Harnessing The Power Of Digital Health To Improve Awareness, Prevention And Management Of CVD Globally Is Our Goal

India reported that 30 percent fewer cardiac emergencies reached health facilities in rural areas in March 2020 compared to the previous year.

Months after the second wave of the COVID pandemic, India’s heart failure patients are still experiencing setbacks. With healthcare services focused on combatting the spread of infections, care for cardiovascular diseases, including heart failure, has been significantly disrupted. India reported that 30 percent fewer cardiac emergencies reached health facilities in rural areas in March 2020 compared to the previous year.

Heart failure is a progressive disease, wherein the heart muscles are weakened. While this does not suggest the heart has stopped, it does mean that the organ is not able to pump enough blood to meet the body’s requirements. Heart failure affects approximately 8 to 10 million people in India, contributing to roughly 1.8 million hospitalizations annually, nationwide. Despite its substantial burden, the condition remains largely under-recognized and poorly understood.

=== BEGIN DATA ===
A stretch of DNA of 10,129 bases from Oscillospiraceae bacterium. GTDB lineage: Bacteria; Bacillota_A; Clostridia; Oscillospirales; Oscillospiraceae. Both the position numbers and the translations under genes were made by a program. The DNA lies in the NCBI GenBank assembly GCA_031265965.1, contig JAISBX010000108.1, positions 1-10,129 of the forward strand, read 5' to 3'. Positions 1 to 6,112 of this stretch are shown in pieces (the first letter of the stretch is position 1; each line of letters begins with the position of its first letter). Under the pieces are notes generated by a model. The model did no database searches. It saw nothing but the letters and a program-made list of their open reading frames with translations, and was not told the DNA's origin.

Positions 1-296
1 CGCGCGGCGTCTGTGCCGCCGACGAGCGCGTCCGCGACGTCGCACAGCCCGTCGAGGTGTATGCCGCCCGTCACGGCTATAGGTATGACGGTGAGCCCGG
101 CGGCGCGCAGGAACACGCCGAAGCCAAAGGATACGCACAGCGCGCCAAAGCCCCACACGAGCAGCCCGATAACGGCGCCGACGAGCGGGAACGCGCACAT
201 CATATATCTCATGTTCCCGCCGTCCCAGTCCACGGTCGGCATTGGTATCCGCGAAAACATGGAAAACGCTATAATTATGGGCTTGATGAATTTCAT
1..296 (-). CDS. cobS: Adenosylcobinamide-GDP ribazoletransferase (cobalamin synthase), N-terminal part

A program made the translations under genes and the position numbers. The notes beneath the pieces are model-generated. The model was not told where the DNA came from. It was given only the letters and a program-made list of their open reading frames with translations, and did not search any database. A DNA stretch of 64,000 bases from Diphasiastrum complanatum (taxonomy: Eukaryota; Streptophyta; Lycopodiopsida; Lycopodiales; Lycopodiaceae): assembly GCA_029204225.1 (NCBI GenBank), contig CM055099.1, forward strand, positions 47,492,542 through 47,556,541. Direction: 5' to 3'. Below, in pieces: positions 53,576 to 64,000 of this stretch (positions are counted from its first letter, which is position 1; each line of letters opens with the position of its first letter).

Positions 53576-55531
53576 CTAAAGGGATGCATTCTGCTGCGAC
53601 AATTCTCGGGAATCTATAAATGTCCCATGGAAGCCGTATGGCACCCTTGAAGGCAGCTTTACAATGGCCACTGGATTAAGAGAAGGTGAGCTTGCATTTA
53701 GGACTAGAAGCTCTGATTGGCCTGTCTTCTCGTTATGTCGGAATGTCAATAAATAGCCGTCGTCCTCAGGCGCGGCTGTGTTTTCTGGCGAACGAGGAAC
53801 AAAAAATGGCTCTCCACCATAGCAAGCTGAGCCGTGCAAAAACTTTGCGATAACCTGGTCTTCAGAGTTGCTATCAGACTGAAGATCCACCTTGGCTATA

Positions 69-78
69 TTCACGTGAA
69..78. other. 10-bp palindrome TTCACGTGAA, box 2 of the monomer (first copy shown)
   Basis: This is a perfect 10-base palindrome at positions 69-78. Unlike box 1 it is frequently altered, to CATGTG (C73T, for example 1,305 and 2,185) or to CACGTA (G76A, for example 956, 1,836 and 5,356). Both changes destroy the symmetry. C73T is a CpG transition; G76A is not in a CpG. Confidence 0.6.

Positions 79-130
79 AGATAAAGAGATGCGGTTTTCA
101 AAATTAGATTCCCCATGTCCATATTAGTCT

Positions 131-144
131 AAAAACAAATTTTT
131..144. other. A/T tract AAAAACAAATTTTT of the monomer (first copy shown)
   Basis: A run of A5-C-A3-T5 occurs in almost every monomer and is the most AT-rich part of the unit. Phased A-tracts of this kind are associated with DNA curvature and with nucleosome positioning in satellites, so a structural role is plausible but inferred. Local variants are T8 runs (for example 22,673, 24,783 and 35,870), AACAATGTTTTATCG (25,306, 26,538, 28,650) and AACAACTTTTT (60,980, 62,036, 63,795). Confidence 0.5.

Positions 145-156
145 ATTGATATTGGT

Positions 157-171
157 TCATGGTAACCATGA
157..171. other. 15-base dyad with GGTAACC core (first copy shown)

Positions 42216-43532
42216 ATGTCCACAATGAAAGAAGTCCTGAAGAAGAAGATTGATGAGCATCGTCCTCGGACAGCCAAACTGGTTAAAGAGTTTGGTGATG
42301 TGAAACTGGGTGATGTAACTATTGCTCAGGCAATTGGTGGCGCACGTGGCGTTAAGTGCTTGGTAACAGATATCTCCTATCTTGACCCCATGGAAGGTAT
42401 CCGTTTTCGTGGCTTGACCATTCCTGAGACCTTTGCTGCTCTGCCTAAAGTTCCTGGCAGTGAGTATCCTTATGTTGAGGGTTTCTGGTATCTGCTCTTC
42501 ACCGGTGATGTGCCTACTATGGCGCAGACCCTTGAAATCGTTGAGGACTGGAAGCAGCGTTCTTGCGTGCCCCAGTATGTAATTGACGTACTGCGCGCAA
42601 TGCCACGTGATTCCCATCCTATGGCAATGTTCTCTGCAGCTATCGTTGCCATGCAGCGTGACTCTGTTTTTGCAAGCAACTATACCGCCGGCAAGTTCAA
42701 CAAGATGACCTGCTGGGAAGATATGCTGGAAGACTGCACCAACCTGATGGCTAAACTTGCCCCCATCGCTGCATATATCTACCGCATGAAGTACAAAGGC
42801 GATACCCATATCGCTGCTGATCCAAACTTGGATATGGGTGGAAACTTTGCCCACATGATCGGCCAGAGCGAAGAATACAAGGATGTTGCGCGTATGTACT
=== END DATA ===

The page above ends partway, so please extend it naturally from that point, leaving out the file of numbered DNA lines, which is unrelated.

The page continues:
“Digital Health interventions can prevent hospitalizations and emergencies after cardiac procedures. With digital intervention, strong cardiac clinical outcomes can be achieved. Better outcomes can be achieved through proactive prevention too. Empirical evidence shows that if there are 100 patients with cardiac clinical issues, nearly 97 per cent have no emergencies or readmission issues if they opt for digital health services. Preventive advice is given on several different types of clinical issues including out-of-control blood sugar, trouble breathing, chest pain, racing heartbeats, wound site pain, fever or chills, swelling at the wound site, and lower extremity swelling. To address such issues, after ruling out major cardiac events, an accurate advisory is given to the patients and that includes a reduction in exercise intensity, strict monitoring of diet, and other parameters. Digital health service has potential to prevent readmission significantly. Post-discharge and follow-up care remain key focus areas for service providers,” said Dr. Sumana Arora, Vice President, Clinical services, DayToDay Health India.

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